LC: On a remote team that spans continents, it’s been useful to track cycle time for pull requests. When this number starts rising, it's a good signal to check in: are we committing to too much new work each sprint, so code reviews get pushed off? Are disparate team time zones creating a blocker to shipping? A metric that has been less helpful is throughput by type, which was meant to gauge balance between features, bugs, and chores. Caveats abound: feature PRs are often bigger than bugfixes, some PRs cross multiple type boundaries, and labeling the type leaves room for human error.

AN: One metric that worked for me in my previous company was NSAT. NSAT stands for “net satisfaction” and is similar to NPS. NSAT is a survey instrument created by Microsoft to help measure user satisfaction, but it can be used to measure satisfaction with just about anything. It uses a four-point Likert-type scale and uses the “net” score calculated by deducing the percentage of people who responded as “Dissatisfied” from those who responded with “Very satisfied”. We used NSAT scores to measure the success of major initiatives focused on improving internal developer tooling and productivity. We captured NSAT scores by regularly sending surveys to developers across the company using Google Forms. One metric that did not work was pull request throughput. Although this is a metric some companies pay attention to, we could draw no meaningful conclusions from the data.

Furthermore, developers at our company quickly pointed out that pull request throughput was misleading without factoring in the size of the changes. Also, different teams have very different code review and release processes, which make it impossible to normalize what “good” pull request throughput looks like across the organization.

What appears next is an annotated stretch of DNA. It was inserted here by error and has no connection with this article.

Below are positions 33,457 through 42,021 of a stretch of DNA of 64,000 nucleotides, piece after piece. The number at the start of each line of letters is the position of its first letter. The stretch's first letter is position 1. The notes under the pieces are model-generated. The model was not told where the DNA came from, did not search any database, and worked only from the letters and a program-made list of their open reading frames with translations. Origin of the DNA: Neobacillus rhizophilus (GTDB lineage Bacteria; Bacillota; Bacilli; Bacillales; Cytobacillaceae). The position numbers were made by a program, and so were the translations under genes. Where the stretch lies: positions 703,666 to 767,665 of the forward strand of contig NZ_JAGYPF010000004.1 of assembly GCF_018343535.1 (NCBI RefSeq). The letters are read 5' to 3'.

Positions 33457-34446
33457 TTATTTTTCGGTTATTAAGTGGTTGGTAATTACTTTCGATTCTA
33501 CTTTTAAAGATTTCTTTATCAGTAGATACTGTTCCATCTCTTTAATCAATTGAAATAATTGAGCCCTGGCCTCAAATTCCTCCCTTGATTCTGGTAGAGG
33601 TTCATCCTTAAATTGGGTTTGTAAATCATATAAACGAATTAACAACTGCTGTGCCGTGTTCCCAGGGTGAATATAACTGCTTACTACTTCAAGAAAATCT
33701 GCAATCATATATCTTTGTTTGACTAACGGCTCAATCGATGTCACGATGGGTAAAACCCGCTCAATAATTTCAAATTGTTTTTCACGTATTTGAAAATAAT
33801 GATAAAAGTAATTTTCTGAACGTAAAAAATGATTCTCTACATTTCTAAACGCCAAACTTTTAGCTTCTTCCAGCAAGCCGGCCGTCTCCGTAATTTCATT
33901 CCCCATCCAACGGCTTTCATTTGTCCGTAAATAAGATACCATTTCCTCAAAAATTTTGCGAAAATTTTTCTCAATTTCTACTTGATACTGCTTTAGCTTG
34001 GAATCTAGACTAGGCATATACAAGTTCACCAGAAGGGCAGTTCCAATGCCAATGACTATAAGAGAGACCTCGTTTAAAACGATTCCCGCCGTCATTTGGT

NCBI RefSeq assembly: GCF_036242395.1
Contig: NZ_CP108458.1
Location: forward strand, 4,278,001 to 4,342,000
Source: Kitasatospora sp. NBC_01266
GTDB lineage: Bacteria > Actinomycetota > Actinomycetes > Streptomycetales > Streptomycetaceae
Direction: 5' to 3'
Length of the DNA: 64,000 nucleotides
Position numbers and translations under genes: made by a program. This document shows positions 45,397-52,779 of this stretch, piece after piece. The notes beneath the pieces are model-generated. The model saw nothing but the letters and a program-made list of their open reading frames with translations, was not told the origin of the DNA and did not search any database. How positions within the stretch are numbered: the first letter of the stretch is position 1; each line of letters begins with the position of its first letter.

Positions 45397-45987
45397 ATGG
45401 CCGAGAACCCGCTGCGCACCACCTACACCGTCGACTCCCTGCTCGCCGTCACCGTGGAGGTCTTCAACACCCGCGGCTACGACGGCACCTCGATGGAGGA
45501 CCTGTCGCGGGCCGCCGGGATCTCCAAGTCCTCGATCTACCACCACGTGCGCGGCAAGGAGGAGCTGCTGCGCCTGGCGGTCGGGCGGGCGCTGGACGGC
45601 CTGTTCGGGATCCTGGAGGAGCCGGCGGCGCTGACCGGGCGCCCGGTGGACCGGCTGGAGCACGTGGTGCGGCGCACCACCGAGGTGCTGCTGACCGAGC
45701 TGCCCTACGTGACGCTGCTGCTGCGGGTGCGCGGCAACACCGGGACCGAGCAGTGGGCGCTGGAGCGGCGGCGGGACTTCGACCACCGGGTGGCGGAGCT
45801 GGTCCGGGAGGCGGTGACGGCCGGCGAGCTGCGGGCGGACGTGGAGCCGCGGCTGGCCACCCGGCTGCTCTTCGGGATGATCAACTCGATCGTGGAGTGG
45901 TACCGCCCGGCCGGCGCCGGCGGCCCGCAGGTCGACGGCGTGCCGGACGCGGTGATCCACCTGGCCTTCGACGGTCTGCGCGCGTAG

I find the popularity of metrics like throughput and lead time to be fascinating. Anyone who’s been in the trenches of building software knows that shipping great software is not like a factory assembly line. Yet today, engineering organizations try to measure themselves primarily using manufacturing metrics from the mid 20th century. Lean metrics have their place, but they rarely help make your developers happier or more productive.

JM: Cycle Time is a metric that I consistently come back to — it’s a great proxy for engineering speed, and can be a useful high-level look at whether certain key decisions are having the desired impact. If we’re moving slower than we had been, I can then isolate parts of the engineering pipeline and investigate where exactly things are going off track. As for metrics that don’t work, I find that anything too specific can be misleading. If you’re looking at something as granular as lines of code, or the number of deployments in a day, it can be hard to see the forest from the trees. 

3. How do you analyze the data collected by your metrics?

CL: For process metrics like throughput, velocity, cycle time, I watch the trend line and analyze it with other engineering managers. We do qualitative analysis against our release cycle to determine whether there are any obvious causes, then look at quantitative analysis and propose internal experiments based on that. For example, implementing a pull request review reminder correlated with a reduction in review cycle time. For those quantitative analyses, we'll usually only go as far as comparing changes to past sprints to see if it comes within expectations, usually based on standard deviation.

LC: Engineering metrics cannot stand alone; they must go hand-in-hand with context. Before I review our team dashboard each Friday, I make note of what was ‘special’ about the week: was anyone on-call? Attending a conference? Engaged in interviews and hiring? Answering these questions first helps contextualize fluctuations in the metrics while highlighting unexplained changes that might be indicative of a problem. Team metrics are transparent across the company, but never punitive. Our former VP of Engineering, Dalia Havens, made it a point to include organization-wide metrics in our internal ‘engineering week in review’ newsletter to bring attention to team health.